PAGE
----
When I woke up in the morning, I felt refreshed and encouraged by my camping company the night before. I decided to keep hiking. I also decided to take my hike slower than I had originally planned. Instead of doing 72 miles in eight days, I chose to do only 40 miles in six days. I had a friend who was willing to pick me up at any time and I knew I’d be able to get her a text at some point to ask her to pick me up at Clingmans Dome on day six.

Over the course of the next few days, I slowly gained some strength, met some incredible people, meditated on scripture, prayed, and observed my fellow hikers. This was a healing experience for me. Though at different times in my life I’ve longed for a partner with whom to do outdoorsy things, I felt completely safe and content to be hiking solo. Going solo actually gave me the freedom to go as slow as I wanted and stop when and where I wanted. It was a relief not to feel embarrassed about my turtle-like pace.

It was also healing to be around women who could not care less what they looked like. No one had mirrors. Everyone was smelly and hairy. Everyone wore clothing based on function and feel, not visual appeal. Best of all, these women wanted to eat as many calories as possible. After about a week on the trail, your metabolism spikes and you experience “hiker hunger.” These women were hungry all the time, snacking on full-size Snickers bars like it was no big deal, and eating cheesy salmon instant potatoes wrapped in a tortilla for dinner. Sounds gross. Smells gross. Lots of calories. They ate for the energy and didn’t worry about weight loss or even nutrition. While I overheard their conversations about gear and food, I reflected on the fact that hiking solo also freed me from caring whether or not I was attractive. Though I was single, I did not want to flirt with anyone on this trail. I didn’t feel obligated to speak to anyone. I didn’t care if anyone judged me for my pack weight or pathetic number of miles per day. I was doing what I wanted on my own time. It was a revelation.

This freedom also led me to feel a great deal of pride in what I did accomplish. Originally I was afraid I couldn’t do it, but I did. I didn’t give up. I hiked five to six hard miles each day. The voices of negativity and doubt did not win over my mind, and I discovered I was stronger than I thought. I experienced what it felt like to push my body and instead of fearing my limits, I learned I could do more than I had ever dreamed. For someone who has struggled with loving her body, this was the greatest gift I could receive from this trip.

While I had fielded a number of questions about fear while preparing for the trip, I received a whole different set from fellow hikers on the trail. Conversations always began with, “Are you going through or section hiking?” Almost everyone I met was attempting to do the whole 2,200 miles, so when I said I was only doing a section, they would ask me how long I was going and what section I was hoping to complete. Then they’d ask me why I wasn’t doing the whole thing. The first time I was asked that question, it caught me off guard. Down in the real world off the trail, we think of thru-hikers as crazy people! But on the trail, thru-hikers think of us real-world folks as the crazy ones. My response, after a moment of thought, was this: “I love my job. I can’t do the whole thing because I want to get back to my job.” For many on the trail, loving your job is a foreign concept. Many thru-hikers work jobs they dislike to save enough money to do the whole thing, and then quit and go hiking for nine months.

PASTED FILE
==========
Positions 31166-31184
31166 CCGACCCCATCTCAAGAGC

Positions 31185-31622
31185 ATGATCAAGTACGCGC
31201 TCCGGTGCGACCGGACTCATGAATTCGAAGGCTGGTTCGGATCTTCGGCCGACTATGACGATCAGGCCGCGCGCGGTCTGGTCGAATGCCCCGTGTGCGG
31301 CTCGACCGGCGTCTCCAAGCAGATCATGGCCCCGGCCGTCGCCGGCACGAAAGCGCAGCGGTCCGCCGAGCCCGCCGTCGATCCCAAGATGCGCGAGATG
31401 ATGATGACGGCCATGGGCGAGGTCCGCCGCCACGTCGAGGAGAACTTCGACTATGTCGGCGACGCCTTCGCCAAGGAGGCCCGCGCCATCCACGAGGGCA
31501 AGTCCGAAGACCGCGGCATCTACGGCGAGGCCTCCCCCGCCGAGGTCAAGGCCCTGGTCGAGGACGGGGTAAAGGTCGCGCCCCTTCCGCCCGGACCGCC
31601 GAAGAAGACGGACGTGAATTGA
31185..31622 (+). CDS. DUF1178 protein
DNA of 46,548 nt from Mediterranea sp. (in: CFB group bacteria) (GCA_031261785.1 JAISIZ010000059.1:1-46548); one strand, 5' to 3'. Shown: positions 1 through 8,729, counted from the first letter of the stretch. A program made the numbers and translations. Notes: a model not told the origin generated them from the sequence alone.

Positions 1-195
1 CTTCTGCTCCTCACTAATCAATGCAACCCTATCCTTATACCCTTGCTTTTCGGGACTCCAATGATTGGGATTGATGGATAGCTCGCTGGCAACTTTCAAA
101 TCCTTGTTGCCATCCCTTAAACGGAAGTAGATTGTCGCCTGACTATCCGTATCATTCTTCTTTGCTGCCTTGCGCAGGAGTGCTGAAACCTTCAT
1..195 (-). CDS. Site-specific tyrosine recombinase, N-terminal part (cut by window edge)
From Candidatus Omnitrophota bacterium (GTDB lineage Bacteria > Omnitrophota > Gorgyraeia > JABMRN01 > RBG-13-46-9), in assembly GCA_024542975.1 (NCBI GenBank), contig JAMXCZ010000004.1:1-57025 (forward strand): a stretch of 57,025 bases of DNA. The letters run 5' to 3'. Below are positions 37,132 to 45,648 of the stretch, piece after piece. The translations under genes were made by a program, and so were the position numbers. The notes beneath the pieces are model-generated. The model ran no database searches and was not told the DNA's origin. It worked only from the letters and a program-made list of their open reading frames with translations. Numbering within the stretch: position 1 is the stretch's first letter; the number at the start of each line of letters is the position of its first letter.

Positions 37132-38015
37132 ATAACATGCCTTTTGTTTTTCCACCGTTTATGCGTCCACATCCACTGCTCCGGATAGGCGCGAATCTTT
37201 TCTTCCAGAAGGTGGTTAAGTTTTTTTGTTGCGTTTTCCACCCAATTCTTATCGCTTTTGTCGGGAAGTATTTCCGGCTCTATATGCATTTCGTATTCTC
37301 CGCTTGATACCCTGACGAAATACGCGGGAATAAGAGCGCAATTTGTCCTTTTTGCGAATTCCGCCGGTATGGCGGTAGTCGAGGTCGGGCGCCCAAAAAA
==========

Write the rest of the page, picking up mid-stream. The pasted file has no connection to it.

I undertook this hike to get away, and I’m glad I did. I was in-between, transitional, and stressed out of my mind. I understand the allure of the trail community and do not fault the folks who seek respite from the world by engaging the peculiar and endearing trail culture. I loved my first little adventure into life on the trail. It was refreshing and challenging and beautiful and painful.

The final gift I received from this hike was a desire to return to my work and a joy in doing so. While I enjoyed the trail and learned much from it, the peculiar and endearing culture that I love most is the church. I am called to serve God’s people through my ministry inside and outside the church, and after six days on the trail I was eager to get back to it. On days when I do not love or even like my job, I will remember the trail and perhaps I will yearn for it. But the trail will always be there, I only need to carve out the time to go. And with the space to remember the depth of God’s call on my life and my heart, I pray I will always return with joy and gratitude for the gift of this odd and wondrous calling.